Shiftwork and Mental Health
The evidence regarding shiftwork and mental health is incomplete. While some studies did not find any differences between shiftworkers and day workers (Cole et al. 1990), others have found that shiftwork is related to poor mental health (Eskelinen et al. 1991, Estryn-Behar et al. 1990, Kandolin 1993).
Fischer et al. (2001) found that shiftwork was a significant risk factor for depression. Costa et al. (1981) showed that the prevalence of neurotic disorders was higher among rotating three-shift workers and permanent night workers compared to dayworkers.
Although there is some evidence pointing to a relationship between shiftwork and poor mental health, there is not a clear understanding of which factors could be responsible.
Several mechanisms have been suggested, mainly desynchronization of circadian rhythms and increased stress, related to conflicts between work and family and social activities.
Additionally, disturbances of the circadian rhythms, such as phase-advance of circadian rhythms and internal desynchronization, have been suggested as causal factors in depressive illness. Moreover, Seasonal Affective Disorder (SAD) has been related to disturbed circadian rhythms (in this case, phase-delay) and the treatment with bright light exposure, readjusting the rhythms, results in improved mood.
On the other hand, the fact that disturbed circadian rhythms have been found in depressed patients raises the question of whether disruption of circadian rhythms by external causes, such as shiftwork, can induce or exacerbate depression. It has been suggested that some complaints of depression among shiftworkers may be the consequence of their disrupted circadian rhythms and/or lower exposure to daylight (Costa 1997).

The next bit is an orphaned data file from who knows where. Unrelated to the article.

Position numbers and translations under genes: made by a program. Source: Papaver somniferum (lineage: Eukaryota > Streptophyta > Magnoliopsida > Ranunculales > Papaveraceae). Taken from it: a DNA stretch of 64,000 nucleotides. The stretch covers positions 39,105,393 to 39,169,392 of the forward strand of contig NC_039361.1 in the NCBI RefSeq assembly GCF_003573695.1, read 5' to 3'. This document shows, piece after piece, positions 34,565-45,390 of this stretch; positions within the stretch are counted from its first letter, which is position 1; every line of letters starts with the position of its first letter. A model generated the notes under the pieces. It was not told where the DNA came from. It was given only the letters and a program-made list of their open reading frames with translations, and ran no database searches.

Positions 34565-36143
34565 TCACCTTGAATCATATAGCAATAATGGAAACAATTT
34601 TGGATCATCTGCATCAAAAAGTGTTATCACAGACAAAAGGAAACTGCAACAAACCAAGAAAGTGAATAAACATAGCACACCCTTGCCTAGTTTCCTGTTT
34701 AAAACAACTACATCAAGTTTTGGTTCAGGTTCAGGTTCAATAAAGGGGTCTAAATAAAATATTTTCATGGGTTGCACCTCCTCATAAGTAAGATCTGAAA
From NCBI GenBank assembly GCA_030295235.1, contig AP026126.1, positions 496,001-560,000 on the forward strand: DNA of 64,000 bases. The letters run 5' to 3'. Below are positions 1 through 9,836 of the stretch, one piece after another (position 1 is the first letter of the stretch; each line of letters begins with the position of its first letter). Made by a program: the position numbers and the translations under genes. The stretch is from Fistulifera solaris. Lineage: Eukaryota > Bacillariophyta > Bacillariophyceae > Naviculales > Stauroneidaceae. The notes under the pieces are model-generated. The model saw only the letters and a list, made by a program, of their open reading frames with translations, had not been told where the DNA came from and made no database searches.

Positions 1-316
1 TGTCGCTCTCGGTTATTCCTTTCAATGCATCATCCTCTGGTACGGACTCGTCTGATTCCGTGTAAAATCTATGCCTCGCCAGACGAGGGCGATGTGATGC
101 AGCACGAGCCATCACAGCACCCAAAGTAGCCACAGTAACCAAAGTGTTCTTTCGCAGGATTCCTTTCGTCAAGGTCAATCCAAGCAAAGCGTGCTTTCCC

Exacerbating any mental health risk factors is the fact that Circadian’s data and other research shows that workers in extended hours operations have a higher frequency of unhealthy lifestyle behaviors.
• Circadian’s research indicates that alcohol drinking is much more prevalent among extended hours workers than for the average population (Aguirre 2003).
• Fifty-four percent of extended hours workers smoke or reported a history of smoking (Aguirre 2003), compared to the approximately 19.8% of U.S. adults that are current cigarette smokers (CDC 2008).
• Caffeine use has been found to be higher among workers in extended hours operations than among day workers (Aguirre et al. 1994).
• The majority of extended hours workers do not exercise regularly (77%), compared to 55% of the general population (Aguirre 2003), (Gallup 2003).
• Only about one quarter of extended hours workers (28%) reported having good nutritional practices as compared to one third of the average population (Berrigan et al. 2003).
• Moreover, Circadian’s data showed there is a relationship between lifestyle behaviors, and individuals tend to have several good or poor habits (i.e., those who smoke tend to drink more alcohol, have poor nutrition and exercise less).
How Can Shiftworker Wellness be Improved?
“Commitment to shiftwork” has been cited by several researchers as the most important individual factor affecting shiftwork tolerance and wellness. Commitment to shiftwork means that shiftworkers are willing to schedule their lives around working non-traditional hours. Correct sleeping habits, appropriate exposure to bright light, good nutritional practices, and physical exercise may all have a crucial effect on shiftwork tolerance (Rosa et al. 1990).
While you cannot supervise each individual shiftworker to make sure they are committed to a shiftwork lifestyle, you can put them in a situation to succeed. This means providing them with training and educational materials that inform them of positive steps they can take to adjust to shiftwork and improve their mental and physical health.
For example, many shiftworkers report increased stress related to conflicts between work and family and social activities. By providing information on how to deal with the family and social challenges of shiftwork, you can help alleviate the stress in their lives. For instance, one study found that shiftworkers with good family lives reported better health status (Taylor et al. 1997).
Likewise many shiftworkers have trouble getting quality sleep while working the night shift. As most people know from personal experience, sleep deprivation can worsen your mood and cause your productivity to suffer. By educating shiftworkers on how to improve daytime sleep and improve alertness, you can help improve their mental and physical health.
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